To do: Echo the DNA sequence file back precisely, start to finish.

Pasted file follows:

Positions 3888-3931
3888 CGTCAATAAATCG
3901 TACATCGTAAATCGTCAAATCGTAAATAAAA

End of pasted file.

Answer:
Positions 3888-3931
3888 CGTCAATAAATCG
3901 TACATCGTAAATCGTCAAATCGTAAATAAAA